Do you own a duplex or other rental property for which you file a Schedule E? Maybe you have a small business where you do minor home repair and report the income on Schedule C? Or maybe you are a farmer that files a Schedule F? Individuals that operate such businesses may be impacted by new rules effective for 2012 regarding tangible property. Many remain optimistic that final regulations may provide additional safe harbors or alternative methods for taxpayers below a certain size. However, such exceptions do not exist today (the date of publication of this article). Therefore, all businesses, including those of individuals, should evaluate the implications of these new rules and determine what steps they should be taking now.
More Than Just Repairs
On December 27, 2011, the IRS issued the long-awaited temporary regulations providing rules for determining when an expenditure with respect to tangible property (such as a repair) must be capitalized (the so-called "repair regulations"). These rules generally impact Internal Revenue Code sections 162(a), 168 and 263(a). The temporary regulations are effective, for the most part, for tax years beginning on or after January 1, 2012. The temporary regulations were nearly 250 pages, and the additional procedural guidance issued in March 2012 (Revenue Procedures 2012-19 and 2012-20) included an additional 100 pages of information on how to comply with the new rules. Although many refer to this guidance as the "repair regs.," it covers much more than just repairs - including the purchase or production of tangible property, the treatment of materials and supplies, and dispositions of MACRS property. As such, the temporary regulations apply to virtually all business taxpayers.
The temporary regulations continue to rely on a "facts and circumstances" test for many of the decisions on whether an expenditure with respect to tangible property may be expensed or must be capitalized as an improvement. The absence of "bright line" tests in this area has historically been a significant source of controversy between the IRS and taxpayers during IRS examinations.
Potential Changes When Regulations Finalized
Although the IRS and Treasury Department initially stated that they hoped to finalize the temporary regulations in late 2012 with minimal changes, the outpouring of comments they have received (including two comment letters in April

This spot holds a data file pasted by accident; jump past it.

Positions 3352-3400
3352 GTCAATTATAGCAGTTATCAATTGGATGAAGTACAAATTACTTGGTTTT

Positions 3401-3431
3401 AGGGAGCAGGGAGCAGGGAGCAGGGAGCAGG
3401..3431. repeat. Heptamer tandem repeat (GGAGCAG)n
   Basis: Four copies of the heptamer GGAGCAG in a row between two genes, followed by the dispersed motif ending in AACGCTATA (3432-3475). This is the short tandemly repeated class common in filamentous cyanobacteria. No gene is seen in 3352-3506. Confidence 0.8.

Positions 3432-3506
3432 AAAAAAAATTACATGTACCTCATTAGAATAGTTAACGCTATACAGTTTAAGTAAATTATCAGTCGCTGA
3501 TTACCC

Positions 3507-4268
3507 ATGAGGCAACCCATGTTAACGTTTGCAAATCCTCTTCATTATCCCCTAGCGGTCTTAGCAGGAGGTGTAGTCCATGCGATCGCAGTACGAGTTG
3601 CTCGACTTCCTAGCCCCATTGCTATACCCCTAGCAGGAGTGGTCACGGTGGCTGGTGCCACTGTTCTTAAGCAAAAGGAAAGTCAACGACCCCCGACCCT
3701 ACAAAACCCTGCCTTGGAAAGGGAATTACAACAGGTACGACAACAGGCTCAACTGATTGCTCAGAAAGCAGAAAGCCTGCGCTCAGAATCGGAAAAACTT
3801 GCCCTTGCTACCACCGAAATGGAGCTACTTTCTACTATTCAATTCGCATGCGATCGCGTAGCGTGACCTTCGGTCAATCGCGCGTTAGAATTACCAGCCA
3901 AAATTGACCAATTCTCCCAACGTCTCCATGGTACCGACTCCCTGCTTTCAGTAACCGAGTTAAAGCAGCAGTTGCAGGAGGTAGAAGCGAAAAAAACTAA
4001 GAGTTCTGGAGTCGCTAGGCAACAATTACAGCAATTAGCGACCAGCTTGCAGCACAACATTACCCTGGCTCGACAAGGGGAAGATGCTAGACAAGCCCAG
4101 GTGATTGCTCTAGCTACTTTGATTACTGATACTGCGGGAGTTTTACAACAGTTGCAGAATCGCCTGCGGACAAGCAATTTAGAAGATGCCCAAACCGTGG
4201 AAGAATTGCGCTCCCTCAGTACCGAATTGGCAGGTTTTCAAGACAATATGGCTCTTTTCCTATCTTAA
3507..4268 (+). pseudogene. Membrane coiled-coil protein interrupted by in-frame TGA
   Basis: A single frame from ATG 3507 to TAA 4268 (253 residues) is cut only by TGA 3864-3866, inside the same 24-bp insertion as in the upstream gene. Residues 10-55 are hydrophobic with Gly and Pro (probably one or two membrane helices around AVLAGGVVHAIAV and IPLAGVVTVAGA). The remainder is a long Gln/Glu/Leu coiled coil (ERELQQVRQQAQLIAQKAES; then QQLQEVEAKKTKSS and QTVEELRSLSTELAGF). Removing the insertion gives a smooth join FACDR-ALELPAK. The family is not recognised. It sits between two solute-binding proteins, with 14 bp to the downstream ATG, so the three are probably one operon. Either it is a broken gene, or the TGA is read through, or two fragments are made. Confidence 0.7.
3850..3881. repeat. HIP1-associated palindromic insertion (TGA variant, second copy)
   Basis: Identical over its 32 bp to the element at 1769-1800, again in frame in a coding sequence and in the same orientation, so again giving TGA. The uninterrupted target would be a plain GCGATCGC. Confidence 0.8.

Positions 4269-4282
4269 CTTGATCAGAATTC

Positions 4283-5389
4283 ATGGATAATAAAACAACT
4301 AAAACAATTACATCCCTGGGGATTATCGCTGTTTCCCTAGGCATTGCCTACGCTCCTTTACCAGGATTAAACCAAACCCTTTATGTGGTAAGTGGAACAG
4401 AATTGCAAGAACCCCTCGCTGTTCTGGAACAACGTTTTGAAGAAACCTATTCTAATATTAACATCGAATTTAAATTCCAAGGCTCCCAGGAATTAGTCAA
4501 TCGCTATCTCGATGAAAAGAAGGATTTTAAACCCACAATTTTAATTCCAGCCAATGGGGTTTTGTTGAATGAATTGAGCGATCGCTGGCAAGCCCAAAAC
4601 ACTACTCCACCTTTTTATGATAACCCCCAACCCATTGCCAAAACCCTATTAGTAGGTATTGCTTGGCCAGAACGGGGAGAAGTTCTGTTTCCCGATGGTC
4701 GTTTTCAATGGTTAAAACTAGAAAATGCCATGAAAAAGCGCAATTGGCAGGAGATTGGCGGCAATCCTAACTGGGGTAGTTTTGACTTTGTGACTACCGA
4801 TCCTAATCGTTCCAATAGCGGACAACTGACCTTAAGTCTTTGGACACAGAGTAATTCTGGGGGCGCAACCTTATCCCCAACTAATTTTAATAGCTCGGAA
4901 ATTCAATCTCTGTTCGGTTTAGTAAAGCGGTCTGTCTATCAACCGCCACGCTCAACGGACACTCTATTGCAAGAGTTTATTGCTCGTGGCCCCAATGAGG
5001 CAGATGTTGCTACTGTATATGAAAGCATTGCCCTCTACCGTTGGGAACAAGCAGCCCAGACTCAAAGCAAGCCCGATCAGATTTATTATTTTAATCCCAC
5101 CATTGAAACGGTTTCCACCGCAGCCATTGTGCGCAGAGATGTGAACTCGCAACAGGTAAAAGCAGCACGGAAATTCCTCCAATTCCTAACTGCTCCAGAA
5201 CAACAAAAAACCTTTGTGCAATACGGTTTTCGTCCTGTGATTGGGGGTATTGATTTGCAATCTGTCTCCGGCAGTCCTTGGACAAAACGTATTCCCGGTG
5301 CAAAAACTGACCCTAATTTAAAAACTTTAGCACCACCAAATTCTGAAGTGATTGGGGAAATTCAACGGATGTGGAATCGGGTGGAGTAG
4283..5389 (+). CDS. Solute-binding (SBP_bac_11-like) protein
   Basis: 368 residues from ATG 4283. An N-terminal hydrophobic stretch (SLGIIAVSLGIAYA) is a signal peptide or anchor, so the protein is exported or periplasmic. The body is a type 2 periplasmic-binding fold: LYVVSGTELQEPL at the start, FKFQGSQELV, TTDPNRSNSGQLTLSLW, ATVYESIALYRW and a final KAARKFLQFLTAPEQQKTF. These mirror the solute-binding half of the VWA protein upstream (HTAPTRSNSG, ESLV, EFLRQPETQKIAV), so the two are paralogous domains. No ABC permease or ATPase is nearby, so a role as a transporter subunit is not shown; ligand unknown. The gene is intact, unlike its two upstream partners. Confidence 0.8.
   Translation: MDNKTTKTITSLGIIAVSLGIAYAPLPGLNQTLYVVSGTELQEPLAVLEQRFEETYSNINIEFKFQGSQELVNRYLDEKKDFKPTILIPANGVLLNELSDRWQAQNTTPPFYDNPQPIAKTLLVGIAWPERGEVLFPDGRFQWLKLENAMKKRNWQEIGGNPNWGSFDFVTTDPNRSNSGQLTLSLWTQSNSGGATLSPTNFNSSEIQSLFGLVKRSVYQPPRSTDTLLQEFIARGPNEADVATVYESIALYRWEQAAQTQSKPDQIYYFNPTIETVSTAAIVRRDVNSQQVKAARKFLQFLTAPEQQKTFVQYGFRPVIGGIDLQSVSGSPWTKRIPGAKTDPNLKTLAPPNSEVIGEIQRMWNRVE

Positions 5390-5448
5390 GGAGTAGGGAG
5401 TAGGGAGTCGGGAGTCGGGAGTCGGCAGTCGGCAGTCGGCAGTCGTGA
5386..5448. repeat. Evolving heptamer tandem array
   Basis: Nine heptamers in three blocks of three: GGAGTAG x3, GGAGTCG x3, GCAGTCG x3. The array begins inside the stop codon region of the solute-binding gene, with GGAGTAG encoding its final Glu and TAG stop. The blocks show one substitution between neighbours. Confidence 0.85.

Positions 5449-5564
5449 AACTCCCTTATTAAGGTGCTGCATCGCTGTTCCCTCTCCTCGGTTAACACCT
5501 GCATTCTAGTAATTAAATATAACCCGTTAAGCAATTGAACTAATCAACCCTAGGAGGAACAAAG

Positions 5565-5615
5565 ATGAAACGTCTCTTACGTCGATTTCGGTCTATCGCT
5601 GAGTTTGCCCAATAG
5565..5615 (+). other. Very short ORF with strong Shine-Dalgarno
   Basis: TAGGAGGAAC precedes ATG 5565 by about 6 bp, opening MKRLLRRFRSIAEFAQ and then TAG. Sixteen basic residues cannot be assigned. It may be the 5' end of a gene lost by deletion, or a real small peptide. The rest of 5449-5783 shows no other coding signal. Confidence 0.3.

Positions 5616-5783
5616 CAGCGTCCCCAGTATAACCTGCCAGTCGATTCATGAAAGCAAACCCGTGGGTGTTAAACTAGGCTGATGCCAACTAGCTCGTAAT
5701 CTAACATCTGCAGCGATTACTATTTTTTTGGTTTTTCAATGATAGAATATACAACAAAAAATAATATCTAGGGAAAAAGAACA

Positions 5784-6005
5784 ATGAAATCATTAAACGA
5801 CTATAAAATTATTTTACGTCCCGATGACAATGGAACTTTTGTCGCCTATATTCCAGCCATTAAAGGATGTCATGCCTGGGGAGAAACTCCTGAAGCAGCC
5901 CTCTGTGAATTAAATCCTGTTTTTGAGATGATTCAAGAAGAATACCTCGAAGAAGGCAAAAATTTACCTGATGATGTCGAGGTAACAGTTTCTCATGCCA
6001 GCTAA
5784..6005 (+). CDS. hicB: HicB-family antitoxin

from the AICPA and oral testimony
at the public hearing) have led many to believe that the final regulations may include substantive changes, such as favorable provisions for small businesses.
Actions Necessary Now for 2012 or 2013
Regardless of any changes that the IRS may make in the final regulations, it is critical that all
taxpayers, regardless of the business entity's size, become familiar with the new rules and begin implementing, or at least planning how to implement, them immediately.
The IRS is generally waiving certain ordinary scope restrictions for two tax years (first or second tax year beginning after December 31, 2011) so as to allow most taxpayers to automatically change their accounting methods to comply with the new rules. These changes generally will be done either with a section 481(a) adjustment, or on a cut-off basis. It is important to realize that this is NOT a two year "free pass." The IRS can still audit tax years 2012 and 2013 after the fact to ensure that the appropriate changes and accounting adjustments were made.
The temporary regulations potentially change the way businesses have been accounting for tax purposes for everything from purchases of new real and personal tangible property (such as buildings, machinery, and office equipment) to the repair or replacement of a broken window or even a broken computer keyboard to the purchase of copier toner supplies.
These rules can impact many existing tax accounting methods that have been adopted by taxpayers in the past and used to account for transactions in years prior to 2012. For example, the temporary regulations change the tax method of accounting used for dispositions of components of buildings. Businesses will need to go back and review the tax treatment of improvements that were capitalized in prior years without a corresponding write-off of the property that was replaced.
Many commentators believe that most, if not all, businesses, regardless of size, will need to file at least two (and possibly many more, depending on the taxpayer's facts) automatic tax accounting method changes to comply with the new rules. Such changes are typically made by filing Form 3115, Application for Change in Accounting Method
, as provided in the procedural guidance mentioned earlier. As the temporary regulations and other guidance exist today, this would include all individual taxpayers who file a Schedule C for a sole proprietorship, have rental real estate income reported on Schedule E, or file Schedule F for farm income.
Stay tuned for future developments that might further refine or modify who is impacted and what transactions are impacted by these rules. More information and resources on this topic can be found on the AICPA's Tangible Property resources webpage